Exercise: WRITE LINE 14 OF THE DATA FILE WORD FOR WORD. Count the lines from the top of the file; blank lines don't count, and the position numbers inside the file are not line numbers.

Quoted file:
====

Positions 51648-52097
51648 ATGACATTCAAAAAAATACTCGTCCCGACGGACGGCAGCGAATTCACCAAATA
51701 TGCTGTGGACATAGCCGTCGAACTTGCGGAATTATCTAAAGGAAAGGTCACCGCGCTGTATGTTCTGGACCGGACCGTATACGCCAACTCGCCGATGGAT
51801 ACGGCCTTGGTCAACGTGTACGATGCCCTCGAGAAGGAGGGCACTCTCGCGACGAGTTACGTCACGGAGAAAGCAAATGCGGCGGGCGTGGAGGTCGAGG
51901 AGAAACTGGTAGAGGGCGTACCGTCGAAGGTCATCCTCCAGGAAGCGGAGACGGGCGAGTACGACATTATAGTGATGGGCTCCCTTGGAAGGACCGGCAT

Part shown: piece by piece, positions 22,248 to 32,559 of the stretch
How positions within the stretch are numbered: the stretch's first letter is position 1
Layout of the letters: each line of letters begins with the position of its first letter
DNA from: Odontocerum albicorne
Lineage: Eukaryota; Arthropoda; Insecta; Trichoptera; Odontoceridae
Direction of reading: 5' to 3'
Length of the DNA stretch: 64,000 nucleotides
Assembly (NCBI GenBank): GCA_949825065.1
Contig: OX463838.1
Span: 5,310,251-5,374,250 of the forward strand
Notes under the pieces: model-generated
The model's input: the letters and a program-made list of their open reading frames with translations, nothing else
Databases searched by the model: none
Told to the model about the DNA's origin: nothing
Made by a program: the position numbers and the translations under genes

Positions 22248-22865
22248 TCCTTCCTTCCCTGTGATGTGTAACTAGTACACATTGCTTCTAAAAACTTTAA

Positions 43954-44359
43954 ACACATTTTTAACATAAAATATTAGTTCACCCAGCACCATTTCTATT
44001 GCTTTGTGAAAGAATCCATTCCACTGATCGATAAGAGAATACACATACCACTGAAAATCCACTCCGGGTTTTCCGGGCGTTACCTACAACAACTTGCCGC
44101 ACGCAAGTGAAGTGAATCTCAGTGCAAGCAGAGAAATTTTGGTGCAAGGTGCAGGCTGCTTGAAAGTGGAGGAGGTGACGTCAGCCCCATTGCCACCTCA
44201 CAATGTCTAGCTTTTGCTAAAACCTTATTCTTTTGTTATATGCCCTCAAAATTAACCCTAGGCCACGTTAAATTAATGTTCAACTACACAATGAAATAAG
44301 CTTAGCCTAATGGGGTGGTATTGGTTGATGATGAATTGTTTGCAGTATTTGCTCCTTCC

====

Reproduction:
Contig: OX463838.1